Alzheimer’s diagnosis might become simpler with new brain imaging method

Accurate diagnosis of Alzheimer’s disease may be difficult in most patients as similar symptoms can be seen in several other disease conditions as well. Researchers have developed a new brain imaging method that can show the exact presence and distribution of the tau protein depositions in the brain of a persons with Alzheimer’s disease. These tau protein deposits are characteristic of Alzheimer’s disease.

Oskar Hansson. Hansson, professor of clinical memory research at Lund University in Sweden and study leader said in a statement, “The method works very well. I believe it will be applied clinically all over the world in only a few years.” The study results were published in the latest issue of the JAMA (Journal of the American Medical Association).

Alzheimer’s diagnosis might become simpler with new brain imaging method​. Image Credit: Lightspring / Shutterstock
Alzheimer’s diagnosis might become simpler with new brain imaging method​. Image Credit: Lightspring / Shutterstock

There are two forms of proteins deposits in the brain in patients with Alzheimer’s disease – the tau protein that forms tangles in the brain and the beta amyloid protein that causes plaque formation within the brain. The beta amyloid protein spreads across the brain first and the tau protein spreads at a later stage from the temporal lobes of the brain to other parts. Senior researcher Rik Ossenkoppele, Lund University and Amsterdam University Medical Center explained that the first symptoms and problems begin to appear in the patient when the tau starts to spread and the neurons or brain cells begin to die. Memory difficulties are detected and at that time there is increased tau in the brain Ossenkoppele said and this clinches the diagnosis of Alzheimer’s.

The team including those from Lund-Malmö in southern Sweden as well as others from San Francisco and Seoul studied over 700 patients and looked at memory tests of these patients. They performed PET scans on the brains of these patients and detected tau presence in the brain. PET scans use radioactive markers that light up the desired areas. Oskar Hansson explained that they used specific “tau markers” that were administered intravenously. On scanning the Alzheimer tau presence or absence was clearly detected.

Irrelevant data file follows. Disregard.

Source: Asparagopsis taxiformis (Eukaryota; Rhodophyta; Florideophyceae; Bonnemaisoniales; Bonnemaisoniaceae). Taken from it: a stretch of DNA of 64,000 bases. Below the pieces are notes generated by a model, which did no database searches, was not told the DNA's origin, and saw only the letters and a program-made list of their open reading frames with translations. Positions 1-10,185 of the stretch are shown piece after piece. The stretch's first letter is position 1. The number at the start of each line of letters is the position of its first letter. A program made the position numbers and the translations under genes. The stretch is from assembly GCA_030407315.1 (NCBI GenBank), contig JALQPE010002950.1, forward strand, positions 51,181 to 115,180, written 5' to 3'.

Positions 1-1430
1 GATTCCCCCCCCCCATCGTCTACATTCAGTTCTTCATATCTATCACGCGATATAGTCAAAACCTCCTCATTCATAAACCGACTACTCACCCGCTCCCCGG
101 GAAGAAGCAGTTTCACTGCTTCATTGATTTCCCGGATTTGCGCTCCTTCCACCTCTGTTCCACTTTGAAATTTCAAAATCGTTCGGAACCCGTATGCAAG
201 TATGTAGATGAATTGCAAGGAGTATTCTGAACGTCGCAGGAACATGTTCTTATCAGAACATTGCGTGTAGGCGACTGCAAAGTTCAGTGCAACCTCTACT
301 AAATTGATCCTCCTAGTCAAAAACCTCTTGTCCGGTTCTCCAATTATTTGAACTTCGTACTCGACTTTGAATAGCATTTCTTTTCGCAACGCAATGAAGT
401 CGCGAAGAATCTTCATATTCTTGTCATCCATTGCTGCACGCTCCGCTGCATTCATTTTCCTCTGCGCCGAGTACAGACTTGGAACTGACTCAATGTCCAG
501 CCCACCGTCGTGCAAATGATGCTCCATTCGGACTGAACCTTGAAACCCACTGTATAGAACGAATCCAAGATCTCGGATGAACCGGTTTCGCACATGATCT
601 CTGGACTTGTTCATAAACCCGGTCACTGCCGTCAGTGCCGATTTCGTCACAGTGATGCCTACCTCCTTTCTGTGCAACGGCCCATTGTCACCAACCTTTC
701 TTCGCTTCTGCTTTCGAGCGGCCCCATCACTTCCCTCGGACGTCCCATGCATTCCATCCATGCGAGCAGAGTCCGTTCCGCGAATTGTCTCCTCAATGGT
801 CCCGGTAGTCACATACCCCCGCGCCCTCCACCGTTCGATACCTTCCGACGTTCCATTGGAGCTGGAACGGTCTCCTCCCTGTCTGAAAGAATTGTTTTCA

The researchers explain that this new tau-PET method was capable of detecting 90-95 per cent of all cases of Alzheimer’s disease and gave only a few false positive results. This proved its superiority over other methods such as MRI. Beta-amyloid PET is also being used these days for diagnosis and tau-PET method showed fewer false positive results than even the beta-amyloid PET method state the authors of the study.

Hansson said, “If you are found to have tau in the brain according to tau-PET, it is, with few exceptions, due to Alzheimer's disease. If you have normal tau-PET and mild to moderate dementia, your memory problems are most likely due to other neurological diseases.” Early diagnosis can help initiate medication therapy earlier say the experts. This method would also be useful in clinical trials testing drugs to be used in Alzheimer’s to check for their effectiveness.

Ananya Mandal

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Ananya Mandal

Ananya is a doctor by profession, lecturer by vocation and a medical writer by passion. She specialized in Clinical Pharmacology after her bachelor's (MBBS). For her, health communication is not just writing complicated reviews for professionals but making medical knowledge understandable and available to the general public as well.

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